We wander through the old town, Intramuros, where Spanish colonialists once reigned, and where Chinese tourists in knee high socks play golf in what used to be the surrounding moat.  There’s something missing, you’d expect the old town to host a few atmospheric cafės to lounge around in, but there’s barely a few simple shops.  The real life in Manila seems to centre itself on the shopping mall – big, air conditioned, clean and safe, locals and tourists flock to them.  You could be anywhere really – until you step outside and see locals crouched on the pavement, eating their favourite snack – a seemingly innocuous boiled egg.  Look closer and it’s actually a whole unborn duckling, complete with wings, feathers and a beak.  They eat the whole thing.
As our flight leaves at 4am the next day, we overnight at the airport, and enter that weird place where too much travelling and not enough time in a soft cosy place can leave you disorientated and weary.  We arrive in Puerto Princesa a bit heavy hearted.  Our next mission is to get a permit to see the famed underground river – one of UNESCO’s new wonders of nature.  We catch a tricycle and explain we want to go to the Coliseum for the permit.  He says OK, 20 pesos.  What ensues is a tiring match of wills.  He tries to take us to a hotel.  We decline.  A travel agency.  We decline.  He shows us prices for tours.  We decline.  Cristian sits there mute, I try to be polite.  I explain we’re tired, we just want to go to the Coliseum.  When we arrive he doubles agreed price.  We give him his 20 pesos and walk away.  I’m done!  I’m scared he’ll come after us but he doesn’t.
As a tourist, it gets a bit much feeling like a walking sales opportunity.  But you also can’t blame the locals for trying, you might be their best opportunity to make some decent money that day.  The not-knowing becomes uncomfortable.  Not knowing what the right price should be (and so having to ask), not knowing if you can trust the answer, and not knowing how much you should push for a better deal without seeming ungrateful.  It’s a fine balance.  I’ve learnt that you have to get over your initial awkwardness at being in a new place with new people and just talk to people.  Say hello, smile, and ask questions politely.  You’ll soon find someone who knows, and who speaks enough English to help.
With our permits, we head to Sabang.  We are determined not to pay the tourist premium for an organised tour to the river, and sort things out ourselves.  This involves some manoeuvring.  You take your permit, and hang around the desk, looking hopeful and available.  No one calls you or pays you much attention.  So we start to look at people expectantly – err…  Can you help?  It seems they can, but in their own sweet time.  It reminded me of Paris, the waiting to be acknowledged by someone behind the desk, and them enjoying the power imbalance that the desk gave them, knowing they had something you wanted, and knowing they could make you beg for it.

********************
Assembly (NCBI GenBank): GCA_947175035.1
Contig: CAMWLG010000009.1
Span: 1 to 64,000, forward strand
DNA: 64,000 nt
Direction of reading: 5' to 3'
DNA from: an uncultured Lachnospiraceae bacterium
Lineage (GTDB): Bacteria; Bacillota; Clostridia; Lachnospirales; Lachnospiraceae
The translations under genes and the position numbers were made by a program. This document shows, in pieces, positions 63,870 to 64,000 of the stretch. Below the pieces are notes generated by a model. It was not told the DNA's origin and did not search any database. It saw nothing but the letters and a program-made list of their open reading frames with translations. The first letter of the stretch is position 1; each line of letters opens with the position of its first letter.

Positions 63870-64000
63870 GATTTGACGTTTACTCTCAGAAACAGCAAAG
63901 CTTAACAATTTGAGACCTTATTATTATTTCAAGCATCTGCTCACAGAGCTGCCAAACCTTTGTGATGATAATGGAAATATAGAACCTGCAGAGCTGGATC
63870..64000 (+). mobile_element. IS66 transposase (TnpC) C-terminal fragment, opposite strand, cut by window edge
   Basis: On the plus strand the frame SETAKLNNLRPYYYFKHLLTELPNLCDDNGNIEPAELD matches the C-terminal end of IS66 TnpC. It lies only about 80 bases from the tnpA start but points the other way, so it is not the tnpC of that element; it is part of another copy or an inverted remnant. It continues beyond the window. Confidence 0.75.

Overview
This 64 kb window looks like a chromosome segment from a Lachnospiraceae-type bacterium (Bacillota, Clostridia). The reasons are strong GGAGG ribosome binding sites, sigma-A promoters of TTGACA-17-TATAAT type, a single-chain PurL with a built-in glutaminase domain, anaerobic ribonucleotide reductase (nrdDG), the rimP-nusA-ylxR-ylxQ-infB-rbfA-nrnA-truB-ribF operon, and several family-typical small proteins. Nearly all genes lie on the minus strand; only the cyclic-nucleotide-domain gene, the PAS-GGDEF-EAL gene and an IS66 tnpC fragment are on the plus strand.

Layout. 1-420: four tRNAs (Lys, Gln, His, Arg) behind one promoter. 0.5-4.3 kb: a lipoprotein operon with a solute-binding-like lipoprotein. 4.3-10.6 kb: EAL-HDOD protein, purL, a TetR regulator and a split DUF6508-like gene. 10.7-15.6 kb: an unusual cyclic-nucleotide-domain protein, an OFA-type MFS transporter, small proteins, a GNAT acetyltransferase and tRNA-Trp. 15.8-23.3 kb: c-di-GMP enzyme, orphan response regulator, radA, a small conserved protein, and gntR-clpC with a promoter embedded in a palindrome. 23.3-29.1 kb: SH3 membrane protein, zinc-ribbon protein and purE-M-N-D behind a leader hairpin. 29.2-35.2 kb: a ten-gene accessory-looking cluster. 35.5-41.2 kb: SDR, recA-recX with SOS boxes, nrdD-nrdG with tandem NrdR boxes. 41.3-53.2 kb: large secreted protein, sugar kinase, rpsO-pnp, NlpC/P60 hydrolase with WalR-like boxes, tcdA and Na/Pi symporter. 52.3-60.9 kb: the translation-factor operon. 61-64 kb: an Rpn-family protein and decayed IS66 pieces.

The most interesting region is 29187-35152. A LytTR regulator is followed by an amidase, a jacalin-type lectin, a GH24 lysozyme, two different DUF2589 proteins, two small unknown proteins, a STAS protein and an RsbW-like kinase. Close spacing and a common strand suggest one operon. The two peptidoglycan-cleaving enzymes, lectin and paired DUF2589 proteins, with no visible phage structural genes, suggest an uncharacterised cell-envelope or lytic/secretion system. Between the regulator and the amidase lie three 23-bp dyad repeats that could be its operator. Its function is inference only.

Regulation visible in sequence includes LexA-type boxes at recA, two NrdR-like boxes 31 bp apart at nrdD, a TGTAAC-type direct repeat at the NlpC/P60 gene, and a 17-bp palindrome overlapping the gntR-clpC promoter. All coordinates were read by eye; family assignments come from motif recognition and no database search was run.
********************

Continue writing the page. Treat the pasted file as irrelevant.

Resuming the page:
And so we get past the first hurdle, paying for our permits.  Next hurdle is the boat transfer.  They won’t accept our permit as we are only two, and boats take six.  Can you just join us to another group?  No.  Please, we have a permit?  No.  We wander round, until we see a friendly Philippino face.  Can you help us?  They won’t take our permits as we’re only two.  Our little angel of a man starts negotiating, gets the help of another woman, and they start fighting our corner.  We join the lady’s tour group with the little help of a few extra pesos for the boat man.
All of this game playing somehow takes away from what should be a magical day visiting a natural wonder.  I can imagine how awe-inspired I could have felt – chancing upon a beautiful cave, you explore it further in your kayak, marvelling at the huge secret caverns hidden below, akin to the mines of Moria in Lord of the Rings, filled with stalagmites and stalagtites.  The tourist experience isn’t quite like that.  We get into our ten person canoe, at the back our local guide, at the front a brave tourist holds the light  we’ll use in the cave.
The tour is quite surreal, mostly because of the mental delivery of the guide.  He directs the lady with the light to the different rock formations:
Left. Left. Up. Up.  Slowly.  The one.  Hot dog.  Foot long.  Ha ha.
Right. Right.  More right.  The one.  Sexy lady.  (Whole whistles).  Name Sharon.  Nice lady, not big lady.  Good lady.
Right more.  Up.  Up.  Up.  The one.  Look up.  Don’t say “wow”.  You say “wow”, holy water.  Holy water, holy shit!  Holy shit, bat’s poop!  Bat’s poop, eeew.  Eeew.  Don’t say wow.  (What’s he’s saying here is don’t open your mouth when you look up, because you’ll get bat poo in your mouth.)
Left.  Left.  Down.  Down.  Down.  Slowly.  The one.  Poop upside down.  Eeew.
And so it continued – rock formations that looked like fruits and vegetables, or people, or Jesus, the last supper, like poo…  45 minutes of identifying funny shapes.  I sort of loved him.  And also the constant little jokes – making a splashing noise with the paddle, and crying out “Crocodile!”  Or pretending to fall out of the boat.  Or asking the other passing boats if they had lost anyone.  Telling them that we had lost someone.  And from what I could glean from the other boats passing by, all the boat men had the same jokes, and the same odd delivery.  You wanted to marvel at this wonder of nature, but instead we marvelled at bat poo and rock formations shaped like a lady’s bum.  Like I said, a surreal combination.